something in today's API, is done in such a way that if you do stuff on 
the Tomcat thread, you're safe.
>> Conclusion, both APIs are almost identical. I believe the trunk API 
>> is more flexible and allows for additions of functionality in the 
>> future without changing the API.
>> Remy's initial -1 to the trunk was based on the implementation, 
>> having to synchronize etc. All that has been simplified and removed.
> I would like to understand what extensions are desirable or 
> envisioned, since this this sort of extensions will make the connector 
> implementation to skyrocket in terms of complexity. I think the 
> connector should only care about IO, so this means: read, write, and a 
> generic callback. The user will write a piece of code which can listen 
> to any sort of event, and use the callback method: the callback is the 
> extension point as far as I understand.
> Another flaw IMO is that read and write do not behave the same as far 
> as their "registration" go.
> The trunk API also has the following additional methods and constructs:
> - public enum CometConfiguration {COMET_BLOCKING, COMET_NON_BLOCKING};
> - public void configure(CometConfiguration... options) throws 
> IllegalStateException; (note: as I have discussed, it seems possible 
> to abstract away blocking configuration from the user)
> - public enum CometOperation {OP_CALLBACK, OP_READ, OP_WRITE};
> - public CometOperation[] getRegisteredOps();
> - the need to ask for a write event (it is quite crucial, and I found 
> out it could easily be hidden away)
There is no need to ask for a WRITE, you can write anytime,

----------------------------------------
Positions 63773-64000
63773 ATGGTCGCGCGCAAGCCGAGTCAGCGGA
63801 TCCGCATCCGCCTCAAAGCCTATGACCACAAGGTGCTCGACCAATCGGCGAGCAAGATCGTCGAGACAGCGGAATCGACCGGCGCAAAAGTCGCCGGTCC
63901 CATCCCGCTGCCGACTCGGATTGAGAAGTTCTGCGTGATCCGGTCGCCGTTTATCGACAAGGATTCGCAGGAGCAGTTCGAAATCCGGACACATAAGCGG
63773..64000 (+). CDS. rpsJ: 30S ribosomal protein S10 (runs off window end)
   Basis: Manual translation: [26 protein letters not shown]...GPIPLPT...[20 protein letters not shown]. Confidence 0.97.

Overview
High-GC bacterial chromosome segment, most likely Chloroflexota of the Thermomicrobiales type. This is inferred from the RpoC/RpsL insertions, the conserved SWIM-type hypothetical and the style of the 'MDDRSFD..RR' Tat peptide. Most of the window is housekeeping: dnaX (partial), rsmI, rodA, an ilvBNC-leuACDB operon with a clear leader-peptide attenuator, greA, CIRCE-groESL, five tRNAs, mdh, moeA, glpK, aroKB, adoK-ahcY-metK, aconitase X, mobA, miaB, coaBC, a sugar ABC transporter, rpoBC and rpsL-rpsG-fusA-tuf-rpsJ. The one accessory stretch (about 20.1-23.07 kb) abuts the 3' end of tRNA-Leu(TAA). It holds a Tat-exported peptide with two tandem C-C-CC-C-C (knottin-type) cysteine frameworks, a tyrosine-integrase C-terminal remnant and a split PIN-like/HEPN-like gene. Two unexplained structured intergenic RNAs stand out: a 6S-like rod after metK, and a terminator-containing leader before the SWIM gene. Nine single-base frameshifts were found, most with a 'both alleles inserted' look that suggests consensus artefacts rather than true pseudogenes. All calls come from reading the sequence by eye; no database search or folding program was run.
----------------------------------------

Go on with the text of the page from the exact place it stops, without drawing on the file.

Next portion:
asynchronously too. OP_WRITE is if you want to be sure that the network 
buffer is ready to receive data.
otherwise, I already pointed out the flaws in isWriteable and that 
isWriteable==true doesn't mean that it is writeable.
> So, similarly, the configuration is extensible. I would like to 
> understand what additional configuration should be exposed to the user 
> (personally, I solved the configuration problem when I noticed 
> blocking / non blocking configuration was pointless).
configure() can be removed, or taken out for a later consideration, have 
no problem with that.
> I also dislike the thread checks you are using.
I can pull those out as well, since in my impl I able to check the 
"stage" of the request, then I don't need to know what thread is doing what.
> The last reason I would like to have a really simple (yet fully 
> functional) API is to avoid having duplicate APIs. The Servlet API may 
> tackle the Comet topic, and knowing Sun APIs, you may get the API of 
> your dreams :D
once the Servlet API does tackle it, we'll deal with it then.
>> So therefor, the API's are almost identical, I would vote
>> sandbox API -> -1 -> API is simple but not extensible, names are not 
>> intuitive as they are not event oriented.
>> trunk API -> +1 -> API is equally simple, more geared towards event 
>> based API, more flexible, as I am sure new needs will need new